Trout primarily feed beneath the surface. On heavily pressured fisheries or on days when surface activity is limited, nymphing offers the greatest chance for success. For many anglers, the increased complexity and challenge of controlling the drift can make it difficult to know where to start.
On a recent trip to Montana’s Bitterroot River I spent a day with experienced guide John Herzer exploring the most effective subsurface techniques. The trout were very active as the Skwala stonefly hatch was just starting. As we made our way down the river, I bounced between floating indicator and tight-line European nymphing styles, taking fish in the long slick runs with a floating indicator and hooking fish in the more churning, intricate currents with the European methods. Larger, bright colored flies accounted for the majority of the bites with fish recovering from a long winter looking for larger meals.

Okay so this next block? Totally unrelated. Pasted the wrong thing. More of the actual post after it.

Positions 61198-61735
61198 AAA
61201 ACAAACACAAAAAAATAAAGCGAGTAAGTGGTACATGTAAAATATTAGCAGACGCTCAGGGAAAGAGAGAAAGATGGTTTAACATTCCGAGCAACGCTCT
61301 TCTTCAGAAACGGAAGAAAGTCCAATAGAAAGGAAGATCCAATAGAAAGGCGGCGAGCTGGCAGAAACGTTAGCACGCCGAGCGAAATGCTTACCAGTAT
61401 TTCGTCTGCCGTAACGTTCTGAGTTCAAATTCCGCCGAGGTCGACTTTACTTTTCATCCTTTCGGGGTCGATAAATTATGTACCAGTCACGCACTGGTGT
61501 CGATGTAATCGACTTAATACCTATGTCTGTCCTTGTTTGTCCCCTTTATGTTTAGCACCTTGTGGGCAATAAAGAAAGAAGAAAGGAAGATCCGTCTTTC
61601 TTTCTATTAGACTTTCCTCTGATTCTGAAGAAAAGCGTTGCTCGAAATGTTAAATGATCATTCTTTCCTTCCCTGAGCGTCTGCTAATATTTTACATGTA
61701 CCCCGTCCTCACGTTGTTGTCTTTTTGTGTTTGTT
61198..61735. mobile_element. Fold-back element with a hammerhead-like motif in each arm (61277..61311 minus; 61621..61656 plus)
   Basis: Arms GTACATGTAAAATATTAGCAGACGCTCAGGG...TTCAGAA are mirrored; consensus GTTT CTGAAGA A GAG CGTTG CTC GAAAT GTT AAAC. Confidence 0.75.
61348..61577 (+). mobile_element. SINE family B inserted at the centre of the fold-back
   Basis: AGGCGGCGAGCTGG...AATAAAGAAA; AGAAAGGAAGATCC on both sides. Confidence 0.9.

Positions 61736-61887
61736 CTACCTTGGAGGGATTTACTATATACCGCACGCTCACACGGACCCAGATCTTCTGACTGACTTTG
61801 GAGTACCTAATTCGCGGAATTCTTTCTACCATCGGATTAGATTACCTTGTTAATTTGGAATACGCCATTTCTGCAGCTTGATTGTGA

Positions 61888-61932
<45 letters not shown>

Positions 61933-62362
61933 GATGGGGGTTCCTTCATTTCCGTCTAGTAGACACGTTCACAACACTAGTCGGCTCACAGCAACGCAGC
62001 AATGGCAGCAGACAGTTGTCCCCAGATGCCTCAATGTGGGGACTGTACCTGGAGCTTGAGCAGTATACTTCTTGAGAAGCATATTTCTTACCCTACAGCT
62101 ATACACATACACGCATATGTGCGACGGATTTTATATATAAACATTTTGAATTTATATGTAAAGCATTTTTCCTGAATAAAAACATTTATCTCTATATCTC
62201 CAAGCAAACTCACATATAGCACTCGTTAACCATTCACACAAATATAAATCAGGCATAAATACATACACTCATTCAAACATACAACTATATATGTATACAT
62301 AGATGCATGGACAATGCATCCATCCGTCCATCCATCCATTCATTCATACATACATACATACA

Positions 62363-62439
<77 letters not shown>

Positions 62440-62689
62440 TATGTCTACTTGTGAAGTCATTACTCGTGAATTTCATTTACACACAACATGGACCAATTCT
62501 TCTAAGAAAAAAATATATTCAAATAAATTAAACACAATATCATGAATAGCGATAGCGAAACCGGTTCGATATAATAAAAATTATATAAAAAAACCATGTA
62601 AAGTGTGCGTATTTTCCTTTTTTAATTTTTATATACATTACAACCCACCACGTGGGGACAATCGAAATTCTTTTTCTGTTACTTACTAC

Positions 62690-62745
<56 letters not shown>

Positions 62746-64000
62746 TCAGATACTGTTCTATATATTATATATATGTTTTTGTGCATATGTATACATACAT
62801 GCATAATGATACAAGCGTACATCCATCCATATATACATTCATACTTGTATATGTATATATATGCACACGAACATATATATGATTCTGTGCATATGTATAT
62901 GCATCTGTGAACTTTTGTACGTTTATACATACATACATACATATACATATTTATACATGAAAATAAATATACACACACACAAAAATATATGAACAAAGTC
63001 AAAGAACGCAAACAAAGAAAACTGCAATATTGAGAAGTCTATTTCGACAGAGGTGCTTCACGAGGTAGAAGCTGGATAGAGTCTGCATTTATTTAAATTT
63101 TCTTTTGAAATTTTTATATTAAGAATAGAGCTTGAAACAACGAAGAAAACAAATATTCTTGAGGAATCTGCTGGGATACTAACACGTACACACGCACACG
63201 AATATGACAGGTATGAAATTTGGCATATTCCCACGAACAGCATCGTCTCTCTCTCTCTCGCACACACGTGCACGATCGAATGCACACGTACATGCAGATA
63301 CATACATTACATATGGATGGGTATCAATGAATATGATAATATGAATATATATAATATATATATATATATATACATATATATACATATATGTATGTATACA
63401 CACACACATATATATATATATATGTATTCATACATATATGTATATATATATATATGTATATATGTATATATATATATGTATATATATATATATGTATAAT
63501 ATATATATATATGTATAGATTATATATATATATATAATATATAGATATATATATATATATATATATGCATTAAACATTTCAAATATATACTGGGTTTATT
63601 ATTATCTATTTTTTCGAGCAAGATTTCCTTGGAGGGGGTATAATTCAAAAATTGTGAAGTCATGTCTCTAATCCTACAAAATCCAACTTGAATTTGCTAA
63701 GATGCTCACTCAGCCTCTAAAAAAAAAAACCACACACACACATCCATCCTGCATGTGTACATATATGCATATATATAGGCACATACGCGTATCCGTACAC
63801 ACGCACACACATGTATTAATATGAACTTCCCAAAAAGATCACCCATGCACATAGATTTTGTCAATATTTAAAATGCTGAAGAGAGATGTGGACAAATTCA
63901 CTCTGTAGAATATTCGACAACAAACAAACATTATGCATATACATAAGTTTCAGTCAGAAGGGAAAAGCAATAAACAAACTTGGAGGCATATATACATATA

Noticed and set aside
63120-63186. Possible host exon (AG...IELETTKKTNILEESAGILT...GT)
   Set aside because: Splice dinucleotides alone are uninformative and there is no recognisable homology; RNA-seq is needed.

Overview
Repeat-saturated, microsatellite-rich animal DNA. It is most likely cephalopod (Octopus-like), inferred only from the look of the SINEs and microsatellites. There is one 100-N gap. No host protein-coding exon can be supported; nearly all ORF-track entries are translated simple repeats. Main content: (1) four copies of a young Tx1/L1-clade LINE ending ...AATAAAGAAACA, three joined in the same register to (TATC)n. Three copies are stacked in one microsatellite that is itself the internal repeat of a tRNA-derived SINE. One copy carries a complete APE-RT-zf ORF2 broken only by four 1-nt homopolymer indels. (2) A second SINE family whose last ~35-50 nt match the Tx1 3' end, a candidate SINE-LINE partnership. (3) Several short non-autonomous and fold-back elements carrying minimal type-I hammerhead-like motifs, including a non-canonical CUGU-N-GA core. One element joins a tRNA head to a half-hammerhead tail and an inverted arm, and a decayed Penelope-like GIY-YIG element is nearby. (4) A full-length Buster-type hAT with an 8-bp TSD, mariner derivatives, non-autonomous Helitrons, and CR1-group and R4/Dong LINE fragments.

While these fish were aggressive and floating indicators took many fish under the early spring conditions, the European style method of angling will become far more effective as the water warms up and more bugs become active.
You can read more about the Competition Nymph and other innovative lines from Cortland at http://www.cortlandline.com/fly-fishing and check out Nymph Like You Mean It on the Cortland Fly Fishing You Tube channel.